It is thought that it was within the Royal Pew at Hampton Court, that Henry VIII received an anonymous note detailing Catherine Howard’s numerous adulteries, ultimately leading to Catherine’s executions.
Photography is not permitted inside the Royal Chapel.
Henry VIII’s Kitchens are well worth a visit and provide a glimpse of Tudor life which tends to receive less attention.
Food and supplies would have been delivered to the palace through the Seymour gate, on the west side of the palace. This gate leads into a separate court leading into the palace kitchens. Inside this section you will find a warren of food storage rooms as well as kitchens filled with fresh ingredients to bring the kitchens to life.
Hampton Court wasn’t just home to the Tudors. The Stuarts and the Georgians also inhabited the palace whilst restoring and renovating sections of the palace. The Georgian sections of the palace are particularly beautiful with frescoes and murals lining the walls and ceilings.
Fountain Court – Here the original Tudor design intersects with the designs of Sir Christopher Wren who redesigned and rebuilt this section of the palace for William III and Mary II.
No trip to Hampton Court would be complete without a visit to the gardens. There are many garden areas open to visitors. Largest of the gardens are the Great Fountain Garden and the Privy Garden, created to complement Sir Christopher Wren’s extension of the palace.
Smaller but still worth a visit are the Pond Gardens, the Tiltyard, Kitchen Garden and the Magic Garden. A personal favourite was the Wilderness which was filled with busy squirrels during our visit. The Wilderness includes the Maze, which is small bit still takes some time to crack. Make sure you keep hold of your palace ticket as this will cover your entrance into the Maze also.
We had a fantastic day at Hampton Court, spending 3-4 hours in the palace. Exploring the gardens can add an extra 1-2 hours to this (depending how long you spend in the maze of course).
My only complaint would be that the palace is very heavy on the history of Henry VIII which comes at the expense of other Tudor Monarchs. I’ve always been fascinated by Mary I, who honey mooned here and experienced a number of phantom pregnancies in the palace. Jane Seymore gave birth to Edward VI here, dying in the palace soon after. I would have liked to have known more about these events and where these took place. It’s likely that these events took place in the wings of the palace which were destroyed and rebuilt during the Stuart period which may explain their absence. Elizabeth I is also conspicuous in her absence (excluding her privy kitchen which now hosts a café).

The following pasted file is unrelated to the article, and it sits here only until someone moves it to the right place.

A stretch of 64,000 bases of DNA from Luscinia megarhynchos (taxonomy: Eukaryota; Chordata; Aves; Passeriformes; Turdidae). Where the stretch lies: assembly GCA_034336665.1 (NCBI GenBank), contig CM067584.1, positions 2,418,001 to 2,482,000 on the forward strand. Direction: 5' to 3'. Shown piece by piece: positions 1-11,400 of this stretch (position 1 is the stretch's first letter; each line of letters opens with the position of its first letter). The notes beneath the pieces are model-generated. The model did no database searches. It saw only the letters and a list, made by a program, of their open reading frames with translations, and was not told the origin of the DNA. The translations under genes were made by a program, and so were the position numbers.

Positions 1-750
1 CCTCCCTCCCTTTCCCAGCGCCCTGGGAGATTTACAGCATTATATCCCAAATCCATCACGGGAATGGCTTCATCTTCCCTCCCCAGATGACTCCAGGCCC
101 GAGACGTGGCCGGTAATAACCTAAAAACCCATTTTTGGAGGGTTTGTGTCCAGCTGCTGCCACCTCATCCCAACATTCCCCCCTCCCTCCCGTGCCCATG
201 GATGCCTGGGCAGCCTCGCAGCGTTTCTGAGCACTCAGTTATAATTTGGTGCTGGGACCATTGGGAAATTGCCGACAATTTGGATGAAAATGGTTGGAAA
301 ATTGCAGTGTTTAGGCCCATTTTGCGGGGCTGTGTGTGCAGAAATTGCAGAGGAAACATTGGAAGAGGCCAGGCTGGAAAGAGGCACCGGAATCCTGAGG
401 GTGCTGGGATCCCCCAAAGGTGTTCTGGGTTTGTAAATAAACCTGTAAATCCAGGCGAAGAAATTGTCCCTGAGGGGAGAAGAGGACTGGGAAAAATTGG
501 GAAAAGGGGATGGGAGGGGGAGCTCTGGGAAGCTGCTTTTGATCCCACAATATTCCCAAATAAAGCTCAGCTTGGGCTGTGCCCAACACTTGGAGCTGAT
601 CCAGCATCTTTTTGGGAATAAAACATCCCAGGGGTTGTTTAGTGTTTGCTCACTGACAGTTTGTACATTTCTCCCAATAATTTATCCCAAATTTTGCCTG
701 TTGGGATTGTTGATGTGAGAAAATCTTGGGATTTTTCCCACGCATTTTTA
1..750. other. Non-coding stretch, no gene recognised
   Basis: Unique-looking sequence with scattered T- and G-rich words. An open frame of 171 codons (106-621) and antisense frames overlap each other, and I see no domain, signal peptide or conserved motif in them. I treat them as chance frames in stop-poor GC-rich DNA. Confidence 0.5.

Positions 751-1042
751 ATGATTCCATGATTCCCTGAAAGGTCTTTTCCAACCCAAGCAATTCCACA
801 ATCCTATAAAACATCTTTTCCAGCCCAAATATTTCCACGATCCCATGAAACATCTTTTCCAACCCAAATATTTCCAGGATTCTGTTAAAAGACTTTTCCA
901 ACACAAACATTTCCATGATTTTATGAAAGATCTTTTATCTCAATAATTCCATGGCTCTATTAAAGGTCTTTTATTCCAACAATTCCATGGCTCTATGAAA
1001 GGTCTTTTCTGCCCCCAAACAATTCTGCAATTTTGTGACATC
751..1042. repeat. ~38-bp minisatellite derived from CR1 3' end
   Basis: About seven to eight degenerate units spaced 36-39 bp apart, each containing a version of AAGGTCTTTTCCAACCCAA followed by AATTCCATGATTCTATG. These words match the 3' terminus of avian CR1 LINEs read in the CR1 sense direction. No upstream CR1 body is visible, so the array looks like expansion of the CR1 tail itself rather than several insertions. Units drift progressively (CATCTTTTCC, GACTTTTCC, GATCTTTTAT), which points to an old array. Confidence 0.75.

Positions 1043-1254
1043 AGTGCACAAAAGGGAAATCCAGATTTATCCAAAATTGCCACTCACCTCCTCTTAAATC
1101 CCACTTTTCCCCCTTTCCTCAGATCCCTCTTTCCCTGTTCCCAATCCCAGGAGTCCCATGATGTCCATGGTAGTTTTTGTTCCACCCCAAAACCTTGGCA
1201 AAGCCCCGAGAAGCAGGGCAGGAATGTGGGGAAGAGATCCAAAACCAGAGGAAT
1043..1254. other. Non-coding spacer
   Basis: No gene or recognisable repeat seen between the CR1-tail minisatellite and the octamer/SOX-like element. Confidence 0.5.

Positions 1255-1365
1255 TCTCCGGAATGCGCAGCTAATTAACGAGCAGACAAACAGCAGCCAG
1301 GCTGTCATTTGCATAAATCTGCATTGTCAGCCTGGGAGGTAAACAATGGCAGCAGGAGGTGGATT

Entry into the palace costs £22.70 at the gate although you can get a discount of £3 if you book your tickets online. Full tickets and pricing here. The palace is open from 10am – 6pm each day.
If you are visiting Hampton Court via rail, you may be eligible for a 2 for 1 ticket. See here for more information.
If possible, we’d recommend avoiding the summer months and school holidays as the palace is considerably busier during these times.
Want to find out more?
Hands up,….I’m a little bit Tudor obsessed and it’s fair to say that I’ve read a few books and watched a few films about the Tudors in my time. If you are reading this thinking you’d like to find out more I’d recommend the following.
1 – The Tudors TV Series – What the series lacks in historical accuracy, it makes up for in drama and intrigue. The series is a delicious romp through the reign of King Henry VIII including all six wives. I was gripped from start to finish.
2 – Six Wives: The Queens of Henry VIII by David Starkey – This historical account of Henry’s wives is relatively easy to read despite the length of the book. The attention in this book is skewed toward Catherine of Aragon and Anne Boleyn, largely because these Queens were around for the longest.
3 – The Creation of Anne Boleyn by Susan Bordo – I liked this book so much because it isn’t written by a historian. Susan Bordo looks at our perceptions of Anne Boleyn as a feminist and sheds light on how our modern perceptions have marred the reputation of a fascinating and powerful woman.
4 – Katherine Howard: The Tragic Story of Henry VIII’s Fifth Queen by Josephine Wilkinson – Katherine Howard doesn’t receive as much attention as some of the other queens, however her story is a fascinating one and how downfall casts light upon Henry’s character at the later stages of his life. Many of these events took place at Hampton Court.
5 – Mary I: Daughter of Time by Allen Lane – Maligned as Bloody Mary, Mary is a fascinating character from the Tudor times with a compelling story, although is often overlooked in favour of her sister, Elizabeth I. Many of these events of Mary’s life took place at Hampton Court. This book is part of the Penguin Monarchs series which I love for their quirky and compact style.